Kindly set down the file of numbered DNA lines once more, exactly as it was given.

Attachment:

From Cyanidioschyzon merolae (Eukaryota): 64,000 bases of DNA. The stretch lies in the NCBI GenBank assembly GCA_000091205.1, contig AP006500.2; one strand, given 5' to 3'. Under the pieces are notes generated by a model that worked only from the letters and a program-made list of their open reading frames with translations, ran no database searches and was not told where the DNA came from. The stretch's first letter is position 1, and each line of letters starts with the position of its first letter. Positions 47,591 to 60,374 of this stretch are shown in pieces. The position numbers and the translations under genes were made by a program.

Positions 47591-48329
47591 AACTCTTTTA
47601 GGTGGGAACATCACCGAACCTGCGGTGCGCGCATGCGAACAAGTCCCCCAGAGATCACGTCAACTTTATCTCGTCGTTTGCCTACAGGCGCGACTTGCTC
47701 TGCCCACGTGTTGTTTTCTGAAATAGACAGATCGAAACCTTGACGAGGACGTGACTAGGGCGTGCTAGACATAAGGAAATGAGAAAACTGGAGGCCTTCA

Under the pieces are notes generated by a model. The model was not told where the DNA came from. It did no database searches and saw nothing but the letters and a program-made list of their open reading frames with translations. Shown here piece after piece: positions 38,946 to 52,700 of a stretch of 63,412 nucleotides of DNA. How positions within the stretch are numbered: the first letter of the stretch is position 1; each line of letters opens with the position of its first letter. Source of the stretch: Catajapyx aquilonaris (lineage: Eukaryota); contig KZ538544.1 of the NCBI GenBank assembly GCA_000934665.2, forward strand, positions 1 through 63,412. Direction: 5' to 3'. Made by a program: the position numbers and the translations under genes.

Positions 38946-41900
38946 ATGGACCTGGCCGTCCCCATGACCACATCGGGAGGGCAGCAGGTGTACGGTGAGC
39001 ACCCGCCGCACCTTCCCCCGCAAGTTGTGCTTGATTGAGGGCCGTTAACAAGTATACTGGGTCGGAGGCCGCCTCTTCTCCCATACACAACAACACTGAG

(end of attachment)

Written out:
From Cyanidioschyzon merolae (Eukaryota): 64,000 bases of DNA. The stretch lies in the NCBI GenBank assembly GCA_000091205.1, contig AP006500.2; one strand, given 5' to 3'. Under the pieces are notes generated by a model that worked only from the letters and a program-made list of their open reading frames with translations, ran no database searches and was not told where the DNA came from. The stretch's first letter is position 1, and each line of letters starts with the position of its first letter. Positions 47,591 to 60,374 of this stretch are shown in pieces. The position numbers and the translations under genes were made by a program.

Positions 47591-48329
47591 AACTCTTTTA
47601 GGTGGGAACATCACCGAACCTGCGGTGCGCGCATGCGAACAAGTCCCCCAGAGATCACGTCAACTTTATCTCGTCGTTTGCCTACAGGCGCGACTTGCTC
47701 TGCCCACGTGTTGTTTTCTGAAATAGACAGATCGAAACCTTGACGAGGACGTGACTAGGGCGTGCTAGACATAAGGAAATGAGAAAACTGGAGGCCTTCA

Under the pieces are notes generated by a model. The model was not told where the DNA came from. It did no database searches and saw nothing but the letters and a program-made list of their open reading frames with translations. Shown here piece after piece: positions 38,946 to 52,700 of a stretch of 63,412 nucleotides of DNA. How positions within the stretch are numbered: the first letter of the stretch is position 1; each line of letters opens with the position of its first letter. Source of the stretch: Catajapyx aquilonaris (lineage: Eukaryota); contig KZ538544.1 of the NCBI GenBank assembly GCA_000934665.2, forward strand, positions 1 through 63,412. Direction: 5' to 3'. Made by a program: the position numbers and the translations under genes.

Positions 38946-41900
38946 ATGGACCTGGCCGTCCCCATGACCACATCGGGAGGGCAGCAGGTGTACGGTGAGC
39001 ACCCGCCGCACCTTCCCCCGCAAGTTGTGCTTGATTGAGGGCCGTTAACAAGTATACTGGGTCGGAGGCCGCCTCTTCTCCCATACACAACAACACTGAG